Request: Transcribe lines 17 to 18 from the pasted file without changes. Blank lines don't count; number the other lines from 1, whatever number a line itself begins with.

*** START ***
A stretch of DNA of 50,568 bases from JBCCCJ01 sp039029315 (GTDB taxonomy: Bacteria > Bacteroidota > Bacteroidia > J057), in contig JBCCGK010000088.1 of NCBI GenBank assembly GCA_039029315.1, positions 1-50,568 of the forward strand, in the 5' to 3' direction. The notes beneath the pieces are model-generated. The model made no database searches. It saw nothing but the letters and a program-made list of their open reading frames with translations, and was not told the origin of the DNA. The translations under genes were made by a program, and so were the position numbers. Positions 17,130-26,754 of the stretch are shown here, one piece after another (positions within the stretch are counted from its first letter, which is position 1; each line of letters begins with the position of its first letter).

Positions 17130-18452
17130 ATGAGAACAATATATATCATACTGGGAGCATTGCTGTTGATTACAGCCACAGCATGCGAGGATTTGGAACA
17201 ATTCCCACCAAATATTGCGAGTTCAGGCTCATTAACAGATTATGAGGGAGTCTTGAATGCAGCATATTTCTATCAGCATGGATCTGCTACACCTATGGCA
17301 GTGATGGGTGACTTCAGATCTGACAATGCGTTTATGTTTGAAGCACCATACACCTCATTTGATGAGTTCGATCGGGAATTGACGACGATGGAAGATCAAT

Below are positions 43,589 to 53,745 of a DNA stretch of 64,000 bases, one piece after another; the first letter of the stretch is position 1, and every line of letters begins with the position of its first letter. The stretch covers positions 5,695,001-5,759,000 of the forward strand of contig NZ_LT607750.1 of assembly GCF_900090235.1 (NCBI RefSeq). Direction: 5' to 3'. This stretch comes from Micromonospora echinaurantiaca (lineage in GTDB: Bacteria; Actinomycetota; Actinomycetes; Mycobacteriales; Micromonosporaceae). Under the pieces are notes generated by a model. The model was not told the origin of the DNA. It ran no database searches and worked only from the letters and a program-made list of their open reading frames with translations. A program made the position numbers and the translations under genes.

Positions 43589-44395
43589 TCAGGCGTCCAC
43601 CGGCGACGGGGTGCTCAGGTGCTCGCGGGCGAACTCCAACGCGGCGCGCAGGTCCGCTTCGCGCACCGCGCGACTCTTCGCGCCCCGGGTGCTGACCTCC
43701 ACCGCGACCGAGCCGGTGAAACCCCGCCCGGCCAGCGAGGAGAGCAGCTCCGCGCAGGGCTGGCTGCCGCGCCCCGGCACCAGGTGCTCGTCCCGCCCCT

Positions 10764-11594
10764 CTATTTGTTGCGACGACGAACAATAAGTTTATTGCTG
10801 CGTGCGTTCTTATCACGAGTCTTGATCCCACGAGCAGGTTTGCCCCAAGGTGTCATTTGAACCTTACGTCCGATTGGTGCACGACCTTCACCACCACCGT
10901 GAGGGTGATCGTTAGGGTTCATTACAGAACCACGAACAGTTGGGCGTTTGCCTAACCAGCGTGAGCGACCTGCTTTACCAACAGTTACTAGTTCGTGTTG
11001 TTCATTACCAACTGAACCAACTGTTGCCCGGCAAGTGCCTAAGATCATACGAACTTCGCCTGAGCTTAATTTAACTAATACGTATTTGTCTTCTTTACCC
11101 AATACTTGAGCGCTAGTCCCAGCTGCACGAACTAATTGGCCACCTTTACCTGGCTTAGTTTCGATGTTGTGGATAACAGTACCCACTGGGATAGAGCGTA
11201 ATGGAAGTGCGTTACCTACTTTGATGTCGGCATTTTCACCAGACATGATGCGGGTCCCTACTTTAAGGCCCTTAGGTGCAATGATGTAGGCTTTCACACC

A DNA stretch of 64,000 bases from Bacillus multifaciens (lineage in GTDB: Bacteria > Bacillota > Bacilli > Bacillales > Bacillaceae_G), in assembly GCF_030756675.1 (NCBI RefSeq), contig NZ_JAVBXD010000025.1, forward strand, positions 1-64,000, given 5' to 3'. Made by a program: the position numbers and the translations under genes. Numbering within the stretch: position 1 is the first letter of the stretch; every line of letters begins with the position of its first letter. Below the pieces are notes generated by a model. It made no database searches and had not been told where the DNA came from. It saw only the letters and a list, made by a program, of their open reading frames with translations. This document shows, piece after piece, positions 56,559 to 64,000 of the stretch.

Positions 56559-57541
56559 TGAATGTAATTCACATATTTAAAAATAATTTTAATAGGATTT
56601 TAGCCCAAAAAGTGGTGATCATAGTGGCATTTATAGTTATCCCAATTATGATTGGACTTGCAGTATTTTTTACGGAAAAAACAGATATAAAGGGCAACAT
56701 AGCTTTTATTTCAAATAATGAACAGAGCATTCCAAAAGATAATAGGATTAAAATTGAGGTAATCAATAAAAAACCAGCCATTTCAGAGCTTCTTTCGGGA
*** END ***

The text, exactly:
11201 ATGGAAGTGCGTTACCTACTTTGATGTCGGCATTTTCACCAGACATGATGCGGGTCCCTACTTTAAGGCCCTTAGGTGCAATGATGTAGGCTTTCACACC

A DNA stretch of 64,000 bases from Bacillus multifaciens (lineage in GTDB: Bacteria > Bacillota > Bacilli > Bacillales > Bacillaceae_G), in assembly GCF_030756675.1 (NCBI RefSeq), contig NZ_JAVBXD010000025.1, forward strand, positions 1-64,000, given 5' to 3'. Made by a program: the position numbers and the translations under genes. Numbering within the stretch: position 1 is the first letter of the stretch; every line of letters begins with the position of its first letter. Below the pieces are notes generated by a model. It made no database searches and had not been told where the DNA came from. It saw only the letters and a list, made by a program, of their open reading frames with translations. This document shows, piece after piece, positions 56,559 to 64,000 of the stretch.